Teen high-school comedies love to show brainy outcasts who stumble socially while the popular kids party. In reality, some youths ache to excel, like those in the documentary The Smartest Kids in the World, streaming on Discovery+ in August. They just don’t know how to do that within the American educational system.
Based on the best-selling book of the same name by Amanda Ripley, The Smartest Kids in the World follows four teens who hunger for the chance to challenge themselves, so much that they opt to study abroad for a year. Each chooses a country that outranks the United States in math or science on the Programme for International Student Assessment, colloquially called the PISA test.
Simone, 17, leaves the Bronx for South Korea, where students study about 10 hours daily with a dedication that she finds “admirable.” Brittany, 16, heads to Finland, embarrassed to tell her classmates in Florida that she wants a better education; instead, she says she wants to visit Lapland and where Santa Claus hails from.
Sadie, 16, in Maine loves to learn but likens high school to “a box with no airholes.” She hopes that Switzerland, with more hands-on teaching applied to the real world, will help her feel more fulfilled. Meanwhile, in Wyoming, Jaxon, 16, a wrestler, wants to learn whether the Netherlands will challenge him more than his high school, which doesn’t meet on Fridays whenever there’s an athletic competition. He’s left on his own for a computer class and a silent reading period. “You take what you can get,” he says.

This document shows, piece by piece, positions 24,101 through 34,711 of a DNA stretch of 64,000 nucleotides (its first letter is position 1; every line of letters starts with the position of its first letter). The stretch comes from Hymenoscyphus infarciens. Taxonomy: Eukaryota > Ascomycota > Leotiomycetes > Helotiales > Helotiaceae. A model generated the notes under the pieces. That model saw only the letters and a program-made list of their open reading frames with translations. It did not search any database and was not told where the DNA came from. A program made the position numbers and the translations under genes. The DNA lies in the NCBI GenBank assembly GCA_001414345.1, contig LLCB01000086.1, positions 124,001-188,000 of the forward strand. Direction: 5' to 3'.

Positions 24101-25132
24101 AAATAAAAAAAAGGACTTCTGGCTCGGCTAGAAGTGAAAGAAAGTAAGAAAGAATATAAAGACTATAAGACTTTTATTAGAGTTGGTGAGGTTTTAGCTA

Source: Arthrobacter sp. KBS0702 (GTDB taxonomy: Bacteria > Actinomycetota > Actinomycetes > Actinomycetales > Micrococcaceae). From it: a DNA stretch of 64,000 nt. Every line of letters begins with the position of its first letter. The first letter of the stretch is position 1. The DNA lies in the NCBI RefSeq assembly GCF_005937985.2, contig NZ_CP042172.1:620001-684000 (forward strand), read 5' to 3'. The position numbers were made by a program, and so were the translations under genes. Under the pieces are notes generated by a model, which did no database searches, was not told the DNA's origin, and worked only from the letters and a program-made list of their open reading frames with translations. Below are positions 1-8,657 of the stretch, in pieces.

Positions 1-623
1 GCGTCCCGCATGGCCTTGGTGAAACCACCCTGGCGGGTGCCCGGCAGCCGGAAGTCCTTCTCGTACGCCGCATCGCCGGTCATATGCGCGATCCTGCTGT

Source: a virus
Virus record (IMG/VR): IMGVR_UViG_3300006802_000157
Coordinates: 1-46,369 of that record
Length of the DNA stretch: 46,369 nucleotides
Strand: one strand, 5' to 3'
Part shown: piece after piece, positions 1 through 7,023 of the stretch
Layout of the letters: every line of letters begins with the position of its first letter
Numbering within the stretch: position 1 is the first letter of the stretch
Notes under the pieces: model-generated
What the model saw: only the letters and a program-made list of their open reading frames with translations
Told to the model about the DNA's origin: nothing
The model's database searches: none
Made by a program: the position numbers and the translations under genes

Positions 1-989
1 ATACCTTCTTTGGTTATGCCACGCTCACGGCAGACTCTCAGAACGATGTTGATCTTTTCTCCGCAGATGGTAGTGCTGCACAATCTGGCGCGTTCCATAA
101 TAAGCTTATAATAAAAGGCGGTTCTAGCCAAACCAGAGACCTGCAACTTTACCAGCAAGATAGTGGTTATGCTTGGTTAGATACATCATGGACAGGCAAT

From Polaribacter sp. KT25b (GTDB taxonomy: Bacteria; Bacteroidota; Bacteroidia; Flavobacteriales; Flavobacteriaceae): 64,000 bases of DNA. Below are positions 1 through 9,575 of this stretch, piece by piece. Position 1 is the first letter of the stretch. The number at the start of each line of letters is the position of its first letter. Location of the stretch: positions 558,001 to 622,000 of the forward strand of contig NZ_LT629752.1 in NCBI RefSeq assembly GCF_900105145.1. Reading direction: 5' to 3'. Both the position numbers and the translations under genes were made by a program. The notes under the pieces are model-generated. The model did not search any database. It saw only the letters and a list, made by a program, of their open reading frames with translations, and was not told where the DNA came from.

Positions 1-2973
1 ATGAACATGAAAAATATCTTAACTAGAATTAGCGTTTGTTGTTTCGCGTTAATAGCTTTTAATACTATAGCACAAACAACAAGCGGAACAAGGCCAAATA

Director Tracy Droz Tragos (Abortion: Stories Women Tell) doesn’t spotlight specific issues at the teens’ schools beyond Jaxon’s. She also keeps the teens’ parents mostly on the sidelines. While this heightens the focus on the four students, viewers might wonder how the teens broached the topic of studying abroad in the first place and what they told their families upon their return.
Nevertheless, the teens are a refreshing and honest alternative to a bunch of talking heads. Ripley fills in some explanatory gaps about the differences between each country’s educational system and that of the United States, noting that she also sought student input when writing her book. Students are the “millions of experts [on education] who are never in the room when … decisions are made,” she says.
Unpacking what’s flawed in the American educational system could take longer than this film’s hour and 45 minutes, but Tragos’s approach fills in a lot of information at a brisk and engrossing pace. Each of the countries here has a different take on testing, student autonomy, and critical thinking, which the teens find surprising and, at times, more rigorous than they can handle. When one decides to go home early because the language barrier and the lessons are too intense, it’s poignant to hear how someone back home thought they wouldn’t be able to hack it in the first place.
Brittany is particularly taken with Finland, where she’s astonished by how much she learns in less time and feels less stressed than back home. The Finns demand highly educated teachers, who emphasize critical thinking, not multiple-choice test questions, and take time to relax and recharge. The high school there even has a sauna.
Each teen returns home appreciative of their experiences and wants to integrate them into their lives. Some even crave more. The Smartest Kids in the World might not dive deep into every issue that American students face, but it does show how knowledge can light a mind on fire.